somewhat owned media

I operate my social media accounts like I’ll still have them tomorrow, but with the thought that I might not be using it a year from now.

Even without big company changeups, social media sites come and go. Audiences grow older and shift from platform to platform. TikTok now has more minutes watched per day than YouTube. YouTube isn’t going anywhere for now, but this cultural overtaking of how people consume videos has shifted the media flow for plenty of other social media sites, namely Instagram.

Don’t put all your efforts into social sites that are destined to be gone in a few years from now. Maybe you’ll get lucky and invest your time in a social media app that lasts for 10+ years. Maybe you’ll be unlucky and invest your time into something like Vine, which lasted for just under 4 years.

Social media is practically a must if your business is online, but you can’t put everything you have into it. Set up your shop elsewhere, somewhere you own and direct to it. Otherwise, your shop might not exist in a month from now.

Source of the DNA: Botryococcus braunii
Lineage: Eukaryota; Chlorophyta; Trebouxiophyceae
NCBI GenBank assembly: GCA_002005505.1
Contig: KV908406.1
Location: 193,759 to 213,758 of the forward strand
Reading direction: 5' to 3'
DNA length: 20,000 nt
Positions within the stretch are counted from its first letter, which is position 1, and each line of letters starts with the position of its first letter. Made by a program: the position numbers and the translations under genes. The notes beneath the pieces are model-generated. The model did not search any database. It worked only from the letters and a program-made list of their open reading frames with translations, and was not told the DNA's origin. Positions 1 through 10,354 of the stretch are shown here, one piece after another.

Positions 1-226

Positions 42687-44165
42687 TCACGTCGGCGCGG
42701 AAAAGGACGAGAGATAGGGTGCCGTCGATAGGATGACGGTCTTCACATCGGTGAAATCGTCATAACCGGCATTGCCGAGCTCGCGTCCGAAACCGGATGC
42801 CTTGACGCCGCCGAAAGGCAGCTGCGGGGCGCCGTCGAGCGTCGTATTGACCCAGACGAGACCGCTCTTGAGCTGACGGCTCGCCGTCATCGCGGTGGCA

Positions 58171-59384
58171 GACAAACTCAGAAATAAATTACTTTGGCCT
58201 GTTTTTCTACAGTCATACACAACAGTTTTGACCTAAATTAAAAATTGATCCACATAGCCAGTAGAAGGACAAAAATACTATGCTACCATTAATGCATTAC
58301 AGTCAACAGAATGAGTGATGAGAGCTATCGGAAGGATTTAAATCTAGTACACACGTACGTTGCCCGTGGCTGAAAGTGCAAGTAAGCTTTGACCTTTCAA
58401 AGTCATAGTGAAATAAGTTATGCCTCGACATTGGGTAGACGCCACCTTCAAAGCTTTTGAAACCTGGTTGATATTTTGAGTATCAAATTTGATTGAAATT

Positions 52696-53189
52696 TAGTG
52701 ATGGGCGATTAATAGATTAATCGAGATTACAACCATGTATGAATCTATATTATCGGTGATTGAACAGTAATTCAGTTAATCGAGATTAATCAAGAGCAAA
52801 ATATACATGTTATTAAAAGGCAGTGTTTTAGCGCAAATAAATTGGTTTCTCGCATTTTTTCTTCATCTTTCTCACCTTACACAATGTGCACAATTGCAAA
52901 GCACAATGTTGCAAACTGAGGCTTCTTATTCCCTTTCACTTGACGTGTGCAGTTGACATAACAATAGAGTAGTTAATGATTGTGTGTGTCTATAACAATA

I hope this piece doesn’t come across as fearmongering. Rather, I want all of us to be aware that the companies—and personalities—behind social media sites don’t care about us. We’re each just one creator in a sea of hundreds of thousands of other accounts.

Just as you make backups for your projects and work, you should make backups for how to talk to your audience.

After talking to some other VN dev friends about our videos being falsely flagged on TikTok, I started approaching TikTok differently. The environment the app has fostered is one with heavy policing from users, meaning this situation will more than likely happen again in the future. As such, I try to not put much weight into it and try to funnel people to our other sites (namely the newsletter or where they can play our games) rather than focusing on gaining new followers on TikTok.

It’s sad we have to do that, honestly. TikTok is the only social media I treat as immediately volatile, that I might lose access to it at any time due to this over policing from users. Other social media I try to make clear to our followers that they can find us on other websites (most importantly, our newsletter and Patreon), but don’t treat them as if I might not be able to sign into them the next morning.

If you want to read more of my marketing ramblings, I’ve got a whole list of them here. If you’re a visual novel developer and want to talk to other devs, feel free to join Devtalk.

— Arimia